Toronto man quits corporate job to start bakery and now sells out weekly
All sorts of bakeries have started up in Toronto by people who have left or lost their jobs, but one of the latest was started by someone who could only stand the corporate world for a couple weeks.
Bad Attitude Bread is cheekily named after the way founder Logan Dunn began his project, which makes items like biscuits, galettes, scones and cinnamon buns. And by the way, they're all plant-based.
Dunn has actually been working on the recipes for these products since around summer 2021, while working as a recipe developer and food photographer for clients like Shangri-La, Parallel and Pusateri's.
"I worked as a freelance photographer for Pusateri's occasionally and got offered a full time gig as their marketing lead," Dunn tells blogTO.
"I took the job because the pay was more than I've ever received in the food industry, and it seemed like stable work. Quickly I learned that while the team was great, it wasn't for me."
At the end of a temporary two-month contract at the start of the position, Dunn stepped back the day before signing on full-time.
"I realized that my heart wasn't in it and I missed creating with my hands," says Dunn.
"Growing up I worked as a general labour worker on construction sites and since have been a baker, a line cook, and a photographer, jobs that I enjoy because of the creative freedom and the ability to work with my hands. I also couldn't sit at my desk for more than five minutes or deal with even one more meeting."
There was also something else involved with the job that Dunn found he couldn't deal with: meat. As a self-described "plant-based eater," Dunn was motivated to keep Bad Attitude entirely plant-based.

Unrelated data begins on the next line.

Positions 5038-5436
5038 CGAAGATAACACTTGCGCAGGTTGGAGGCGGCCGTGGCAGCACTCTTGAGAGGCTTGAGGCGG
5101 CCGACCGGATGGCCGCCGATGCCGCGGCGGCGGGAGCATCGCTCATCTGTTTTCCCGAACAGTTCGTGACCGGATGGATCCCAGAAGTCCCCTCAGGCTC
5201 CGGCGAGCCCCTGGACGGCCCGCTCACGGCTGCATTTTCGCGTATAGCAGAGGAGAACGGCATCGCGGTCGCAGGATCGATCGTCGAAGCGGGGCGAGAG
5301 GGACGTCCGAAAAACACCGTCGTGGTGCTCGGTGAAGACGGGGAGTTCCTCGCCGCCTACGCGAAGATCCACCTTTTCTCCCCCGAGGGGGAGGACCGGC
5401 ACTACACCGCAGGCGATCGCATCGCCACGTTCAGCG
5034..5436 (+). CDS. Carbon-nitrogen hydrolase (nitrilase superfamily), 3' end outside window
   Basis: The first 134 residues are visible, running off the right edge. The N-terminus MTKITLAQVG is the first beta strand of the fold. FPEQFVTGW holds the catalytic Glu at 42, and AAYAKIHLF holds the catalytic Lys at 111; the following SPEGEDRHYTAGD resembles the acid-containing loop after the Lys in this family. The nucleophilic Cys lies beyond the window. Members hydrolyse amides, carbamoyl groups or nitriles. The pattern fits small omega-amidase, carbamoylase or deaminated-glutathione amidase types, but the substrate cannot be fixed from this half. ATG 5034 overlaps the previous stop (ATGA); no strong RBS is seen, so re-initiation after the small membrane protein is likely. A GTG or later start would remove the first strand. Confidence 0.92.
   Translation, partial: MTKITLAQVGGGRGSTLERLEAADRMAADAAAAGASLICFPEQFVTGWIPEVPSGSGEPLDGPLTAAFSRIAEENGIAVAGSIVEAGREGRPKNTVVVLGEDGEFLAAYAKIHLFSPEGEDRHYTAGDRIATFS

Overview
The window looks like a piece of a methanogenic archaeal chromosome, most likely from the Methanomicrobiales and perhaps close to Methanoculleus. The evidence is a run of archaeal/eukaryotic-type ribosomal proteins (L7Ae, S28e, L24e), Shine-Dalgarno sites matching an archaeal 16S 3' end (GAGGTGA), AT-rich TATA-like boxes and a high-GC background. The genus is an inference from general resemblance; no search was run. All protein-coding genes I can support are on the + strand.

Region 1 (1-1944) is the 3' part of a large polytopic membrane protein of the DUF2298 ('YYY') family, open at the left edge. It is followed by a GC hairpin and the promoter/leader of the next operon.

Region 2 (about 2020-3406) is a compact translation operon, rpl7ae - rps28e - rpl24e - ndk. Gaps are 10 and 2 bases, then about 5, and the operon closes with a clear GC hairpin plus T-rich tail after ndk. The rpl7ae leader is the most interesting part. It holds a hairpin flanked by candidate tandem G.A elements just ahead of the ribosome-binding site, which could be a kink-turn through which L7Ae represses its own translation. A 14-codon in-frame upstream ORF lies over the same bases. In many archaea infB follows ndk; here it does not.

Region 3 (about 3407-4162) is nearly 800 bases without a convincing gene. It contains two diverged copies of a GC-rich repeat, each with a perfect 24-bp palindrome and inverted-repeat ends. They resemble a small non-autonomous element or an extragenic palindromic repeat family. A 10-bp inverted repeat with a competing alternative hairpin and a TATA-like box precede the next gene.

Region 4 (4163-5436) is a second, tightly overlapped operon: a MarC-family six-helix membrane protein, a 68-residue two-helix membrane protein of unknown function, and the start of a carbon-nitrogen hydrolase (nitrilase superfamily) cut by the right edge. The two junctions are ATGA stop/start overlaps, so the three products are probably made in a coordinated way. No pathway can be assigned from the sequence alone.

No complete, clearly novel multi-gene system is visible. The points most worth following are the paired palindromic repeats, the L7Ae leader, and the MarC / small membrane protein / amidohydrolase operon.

It turns out other people are on the same page, if not with the plant-based factor then at least with the baked goods in general: Bad Attitude sells out of every item every week.
The most popular items are brioche cinnamon swirls, cheddar "bay biscuits," double-baked buttered bagel buns, and something Dunn calls a "menage a trois" bun-sampler pack.
"Our most busy times are our pop-ups that we do bi-weekly in which we sell out of as many baked goods as I can whip out on my own that day," says Dunn.
Dunn is renting space out at Honey's Ice Cream right now, but has way bigger plans for the future.
"My plans right now are to gather funding to get access to a storefront space of my own as we expand into having wholesale clients and to eventually hire a team to help me out to bring even more goods to the neighbourhood," says Dunn.
For now, you can order online for pickup every Sunday, and prices range from around $7 to around $16.
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